sugar & fat & salt : Oh Fair New Mexico

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by Karen Fayeth

The Good Book

Recently I’ve been a little delinquent in spoiling The Good Man. Things have been crazy what with all of the international travel and working long hours and, well, life.

His birthday was last month and although we had a nice quiet celebration, I feel like I failed a bit to make the day something special.

The Good Man is a child of summer and it’s easy to understand why his favorite fruit is the peach. Yesterday I found a nice ripe pile of the fuzzy stuff at the grocery store and brought several home.

“Cobbler or pie?” I asked after showing him the peaches. He began muttering the question over and over to himself like a philosopher mulling over the meaning of life.

“Or a crumble?” I followed, then, “Is that too many choices?”

For several hours after he wandered around the house “cobbler or pie…or crumble? Hmm…” This is a very big decision in Good Man Land.

Finally toward the late evening hours, I surveyed the ingredients I had on hand and began consulting cookbooks in preparation for his decision.

It was then I pulled out The Book of Love (dun, dun DUUUUUN!) to begin the search for recipes.

This Very Good Book:




I think every person who likes to cook has a favorite or special cookbook that is the go-to for any circumstance, and this one is mine.


Taking a seat in a nearby chair, I opened the holy tome. I read the inscription inside the front cover. You see, this particular cookbook was a gift from my grandparents to my mother on the occasion of Christmas 1950.

My mom left it behind when she moved out and my grandmother kept updating the recipes inside. The Better Homes & Gardens magazines published recipes that the homemaker could cut out and add to the book, to keep it fresh. I love seeing my grandma’s handwriting along with the food spots and spatters in its pages.

Some of the recipes are a little odd or outdated, but I’ll tell you this, I’ve never made a recipe from this book that failed me.

As The Good Man walked by, he said in a voice a little quavery with anticipation, “I love it when you pull out that cookbook.”

Oh yeah, he knows. Good things come from that 1950’s made with yum cookbook.

Finally, after waiting for his answer and looking at recipes and thinking about my laziness factor, I decided for him. “Good news, you are getting cobbler.”

He nodded, relieved the decision had been made and ready for the delivery on my promise.

That happens tonight. Oh yes and oh yum.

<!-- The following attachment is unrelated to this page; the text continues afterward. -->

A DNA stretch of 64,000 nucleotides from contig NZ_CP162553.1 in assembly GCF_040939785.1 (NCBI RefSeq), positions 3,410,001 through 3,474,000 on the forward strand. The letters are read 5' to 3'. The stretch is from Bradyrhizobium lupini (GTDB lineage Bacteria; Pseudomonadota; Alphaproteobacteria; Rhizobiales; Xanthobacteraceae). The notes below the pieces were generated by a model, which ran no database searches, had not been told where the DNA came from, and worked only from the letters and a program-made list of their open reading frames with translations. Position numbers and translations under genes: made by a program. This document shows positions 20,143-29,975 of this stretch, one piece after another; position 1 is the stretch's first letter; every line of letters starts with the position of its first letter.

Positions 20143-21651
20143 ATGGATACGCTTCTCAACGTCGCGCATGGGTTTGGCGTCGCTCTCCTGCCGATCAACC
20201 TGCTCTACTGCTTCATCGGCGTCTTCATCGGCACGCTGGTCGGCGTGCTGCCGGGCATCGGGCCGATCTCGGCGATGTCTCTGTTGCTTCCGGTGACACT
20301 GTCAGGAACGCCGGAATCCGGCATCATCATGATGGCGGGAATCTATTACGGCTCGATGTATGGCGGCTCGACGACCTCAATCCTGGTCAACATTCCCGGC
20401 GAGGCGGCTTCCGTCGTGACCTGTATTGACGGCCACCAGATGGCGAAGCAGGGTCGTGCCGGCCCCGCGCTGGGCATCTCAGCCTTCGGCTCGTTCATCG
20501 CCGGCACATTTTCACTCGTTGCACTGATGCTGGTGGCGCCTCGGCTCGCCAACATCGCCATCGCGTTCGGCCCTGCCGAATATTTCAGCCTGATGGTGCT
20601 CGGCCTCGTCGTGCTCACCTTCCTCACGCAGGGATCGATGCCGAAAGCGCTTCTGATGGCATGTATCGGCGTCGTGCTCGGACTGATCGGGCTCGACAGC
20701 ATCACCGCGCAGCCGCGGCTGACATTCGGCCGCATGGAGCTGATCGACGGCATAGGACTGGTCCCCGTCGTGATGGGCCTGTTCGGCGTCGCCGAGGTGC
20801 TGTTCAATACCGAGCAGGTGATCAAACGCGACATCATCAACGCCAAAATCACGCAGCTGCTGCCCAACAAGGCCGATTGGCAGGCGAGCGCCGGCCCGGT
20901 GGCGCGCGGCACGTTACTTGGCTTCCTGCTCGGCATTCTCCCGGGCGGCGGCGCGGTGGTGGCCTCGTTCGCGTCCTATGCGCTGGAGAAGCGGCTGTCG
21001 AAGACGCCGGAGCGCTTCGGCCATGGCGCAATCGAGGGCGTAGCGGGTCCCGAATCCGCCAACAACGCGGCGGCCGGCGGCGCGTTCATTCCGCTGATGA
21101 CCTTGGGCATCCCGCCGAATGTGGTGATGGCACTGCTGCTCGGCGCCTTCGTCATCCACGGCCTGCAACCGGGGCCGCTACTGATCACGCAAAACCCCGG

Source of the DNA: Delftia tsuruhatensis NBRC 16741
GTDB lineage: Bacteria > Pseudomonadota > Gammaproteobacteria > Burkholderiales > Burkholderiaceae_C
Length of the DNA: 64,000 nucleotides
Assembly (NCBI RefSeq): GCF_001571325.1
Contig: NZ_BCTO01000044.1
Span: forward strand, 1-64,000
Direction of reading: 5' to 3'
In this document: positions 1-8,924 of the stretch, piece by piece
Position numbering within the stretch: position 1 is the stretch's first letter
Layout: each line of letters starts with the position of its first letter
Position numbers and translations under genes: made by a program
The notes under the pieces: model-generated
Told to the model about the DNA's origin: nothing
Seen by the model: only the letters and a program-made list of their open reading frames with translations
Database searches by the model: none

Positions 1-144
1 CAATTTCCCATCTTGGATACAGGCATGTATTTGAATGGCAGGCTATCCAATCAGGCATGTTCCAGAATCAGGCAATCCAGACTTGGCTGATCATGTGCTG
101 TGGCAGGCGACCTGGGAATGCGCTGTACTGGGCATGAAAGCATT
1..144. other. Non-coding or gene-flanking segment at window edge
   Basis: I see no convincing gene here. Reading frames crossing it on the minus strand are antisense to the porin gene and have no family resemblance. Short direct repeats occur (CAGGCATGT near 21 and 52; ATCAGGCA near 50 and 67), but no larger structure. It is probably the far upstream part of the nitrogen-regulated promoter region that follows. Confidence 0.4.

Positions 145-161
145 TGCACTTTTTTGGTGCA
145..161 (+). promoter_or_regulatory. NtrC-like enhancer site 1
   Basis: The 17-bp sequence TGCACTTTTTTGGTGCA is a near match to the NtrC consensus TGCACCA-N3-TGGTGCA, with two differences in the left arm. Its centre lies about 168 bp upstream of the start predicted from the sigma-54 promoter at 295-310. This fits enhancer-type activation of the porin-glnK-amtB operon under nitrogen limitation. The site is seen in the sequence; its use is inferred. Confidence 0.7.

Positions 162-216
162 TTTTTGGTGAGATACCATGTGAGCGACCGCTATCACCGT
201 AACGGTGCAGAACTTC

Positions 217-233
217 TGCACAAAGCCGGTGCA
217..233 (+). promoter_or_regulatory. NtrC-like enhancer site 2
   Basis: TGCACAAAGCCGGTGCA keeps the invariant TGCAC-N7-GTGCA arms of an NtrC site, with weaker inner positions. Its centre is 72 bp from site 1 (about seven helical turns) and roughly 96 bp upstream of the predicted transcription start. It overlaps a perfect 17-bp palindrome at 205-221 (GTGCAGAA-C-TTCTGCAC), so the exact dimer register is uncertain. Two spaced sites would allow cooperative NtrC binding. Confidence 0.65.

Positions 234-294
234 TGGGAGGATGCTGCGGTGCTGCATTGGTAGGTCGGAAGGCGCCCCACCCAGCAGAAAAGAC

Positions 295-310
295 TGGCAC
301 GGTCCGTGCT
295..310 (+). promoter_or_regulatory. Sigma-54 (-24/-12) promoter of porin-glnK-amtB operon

Best part about making baked goods for the one I love? I get to have some too!




Just Gimme Some Bread, Man

It is a dark, gray and drizzly day here in Northern California and to be honest, that is a good thing. I say that even as my mood can best be described as poopy. The fact that the earth needs the rain doesn’t preclude a little blue mood to go with the not-blue skies.

To be honest, in March, this is what the Bay Area is supposed to do. It’s supposed to rain. So I’m grateful for the rain.

But still, I’m cranky.

Days like these make me want to stay in bed all day and only come to the surface for something tasty to eat (then dash back under the covers).

Last evening I watched an old episode of No Reservations when our host, Anthony Bourdain, was in France. At one point they showed warm hot loaves of bread coming out of the oven. Of course now all I want to eat is gigantic loaves of warm bread smothered with butter.

But alas, the butter is a non-starter for me with the lactose intolerance and all. And well, we all know bread gets a bad rap these days.

Later in the show, the host was eating some gigantic meat-on-meat madness type of meal and I said to The Good Man, “I…I just don’t think I could eat that. I mean, I would try, but oh how my stomach would hurt.”

What the hell has happened to me? I remember the days when I would and could eat everything from flaming hot green chiles to milk products to fatty meats washed down with a lot of beer and wouldn’t even blink an eye.

Now as I ponder yet another birthday coming along in a few months, I realize what a little lily I have become. A hothouse flower who can’t eat things too hot anymore (damn my GERD) and can’t eat milk products (well, I can, but it’s an unpleasant outcome) and I sure do eat a lot less meat than I used to because my tummy just can’t take it.